Secretary-General's press encounter with the President of Switzerland
Bern, 17 October 2011Merci Madame la Présidente,
Bonjour Mesdames et Messieurs,
Je suis très heureux d'être parmi vous ce matin.
It is a pleasure to be in Switzerland at this time.
I have had very good talks with President Calmy-Rey, members of the Swiss Government and other senior officials.
And thank you for your very kind hospitality and your leadership, not only as a President of Switzerland but also as a strong leader of the United Nations. Thank you very much.
We covered a wide range of issues this morning, including the dramatic changes of the Arab Spring, our push for the Millennium Development Goals, next year's Rio + 20 conference on sustainable development, and the ongoing global economic turmoil, and the mediation capacity-building of the United Nations, and including all other peace and security matters. And we also briefly discussed this financial crisis in Europe.
I took the opportunity to thank the President for Switzerland's contributions to the United Nations.
Switzerland is a major UN Headquarters. And I would like to particularly thank Switzerland for its very generous contribution to the Strategic Heritage Plan for renovating the UN Headquarters in Geneva. Your contribution in the amount of CHF 50 million is very helpful in our continuing efforts.
It is also a role model for many countries in terms of democratic governance. I hope Switzerland will be a big part of international assistance for the countries of the Middle East and North Africa that are looking to the United Nations for help in ensuring smooth transitions. We are all aware that it will take hard work to transform their aspirations into sustainable and inclusive governance.
I would also like to say a special word of thanks to President Calmy-Rey.
Madame President, I know that this may be the last time we meet in Switzerland before you retire from Presidency in December, after such a long distinguished service.
We have worked well together over the past five years, while I was Secretary-General of the UN, but you had worked many, many years before that.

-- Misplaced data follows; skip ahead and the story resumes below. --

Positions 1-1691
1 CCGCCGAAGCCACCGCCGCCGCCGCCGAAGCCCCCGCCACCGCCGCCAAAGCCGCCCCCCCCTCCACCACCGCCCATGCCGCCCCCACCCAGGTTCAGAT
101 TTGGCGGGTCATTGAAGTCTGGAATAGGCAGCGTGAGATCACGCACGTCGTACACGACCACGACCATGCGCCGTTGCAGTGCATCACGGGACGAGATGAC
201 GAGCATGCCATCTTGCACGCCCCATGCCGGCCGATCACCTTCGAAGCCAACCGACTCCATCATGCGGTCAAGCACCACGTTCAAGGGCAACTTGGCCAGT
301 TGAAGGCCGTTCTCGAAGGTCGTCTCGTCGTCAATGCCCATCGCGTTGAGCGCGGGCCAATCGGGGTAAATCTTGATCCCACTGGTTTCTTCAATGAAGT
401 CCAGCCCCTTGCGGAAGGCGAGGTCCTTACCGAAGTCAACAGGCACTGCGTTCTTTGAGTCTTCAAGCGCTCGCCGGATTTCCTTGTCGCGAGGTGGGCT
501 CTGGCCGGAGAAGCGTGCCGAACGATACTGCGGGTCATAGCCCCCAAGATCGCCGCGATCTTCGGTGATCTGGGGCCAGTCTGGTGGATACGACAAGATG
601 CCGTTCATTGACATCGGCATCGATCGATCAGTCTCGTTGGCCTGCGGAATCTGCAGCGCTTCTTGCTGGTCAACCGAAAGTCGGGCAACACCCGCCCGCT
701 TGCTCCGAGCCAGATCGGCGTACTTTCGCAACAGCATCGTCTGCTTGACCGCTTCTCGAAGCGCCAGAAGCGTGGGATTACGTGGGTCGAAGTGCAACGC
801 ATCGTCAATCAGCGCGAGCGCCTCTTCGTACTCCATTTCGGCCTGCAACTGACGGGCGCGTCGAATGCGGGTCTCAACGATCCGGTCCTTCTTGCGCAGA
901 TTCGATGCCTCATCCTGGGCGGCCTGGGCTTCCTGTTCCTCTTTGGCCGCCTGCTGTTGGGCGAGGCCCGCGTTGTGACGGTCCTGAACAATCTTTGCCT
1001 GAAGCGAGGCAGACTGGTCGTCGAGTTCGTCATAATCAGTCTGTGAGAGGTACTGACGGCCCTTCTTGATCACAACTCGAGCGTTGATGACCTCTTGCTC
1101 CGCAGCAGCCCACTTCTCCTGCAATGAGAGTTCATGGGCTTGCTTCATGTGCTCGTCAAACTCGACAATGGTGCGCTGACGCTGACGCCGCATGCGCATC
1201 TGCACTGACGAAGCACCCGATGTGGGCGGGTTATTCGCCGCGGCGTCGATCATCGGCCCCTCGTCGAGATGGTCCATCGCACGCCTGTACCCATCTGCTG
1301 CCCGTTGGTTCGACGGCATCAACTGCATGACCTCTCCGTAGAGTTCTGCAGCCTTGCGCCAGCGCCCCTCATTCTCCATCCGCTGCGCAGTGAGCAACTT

I have appreciated your strong personal commitment and support to all the issues on which we have worked very closely. I would particularly appreciate your active participation, with your wisdom and expertise, to the very successful ongoing discussions on how [to] strengthen our capacity and contribution to sustainable development, as a member of the High-Level Panel on Global Sustainability, which will be a top priority for the United Nations.
And I welcome the way you have helped Switzerland to increase its presence internationally and at the United Nations since becoming a full member state nine years ago.
I will miss your presence, but I am sure your engagement in world affairs will continue. The United Nations will look forward to working with you, fully utilizing your experience and wisdom.
I wish you well, and look forward to working with your successor.
We face big challenges. I am working hard to strengthen the United Nations and modernize our operations. Our goal is to better respond to the needs of the world's people.
I know I can count on Switzerland to help us advance to a better future.
Thank you very much.
Tout de bon Madame la Présidente.
Q: Mr. Secretary-General, my name is Hans [inaudible], with German public radio Zurich, you mentioned last night that we do not only have a serious financial crisis but mentioned particularly the erosion in trust. How serious is this meltdown of trust and is one explanation that people feel institutions and governments cannot deliver anymore, as you put it, that maybe there is an asymmetric pattern that financial markets nowadays decide in nanoseconds, whereas politicians decide in days, weeks, months, sometimes years. [inaudible] Could that be one explanation? Thank you.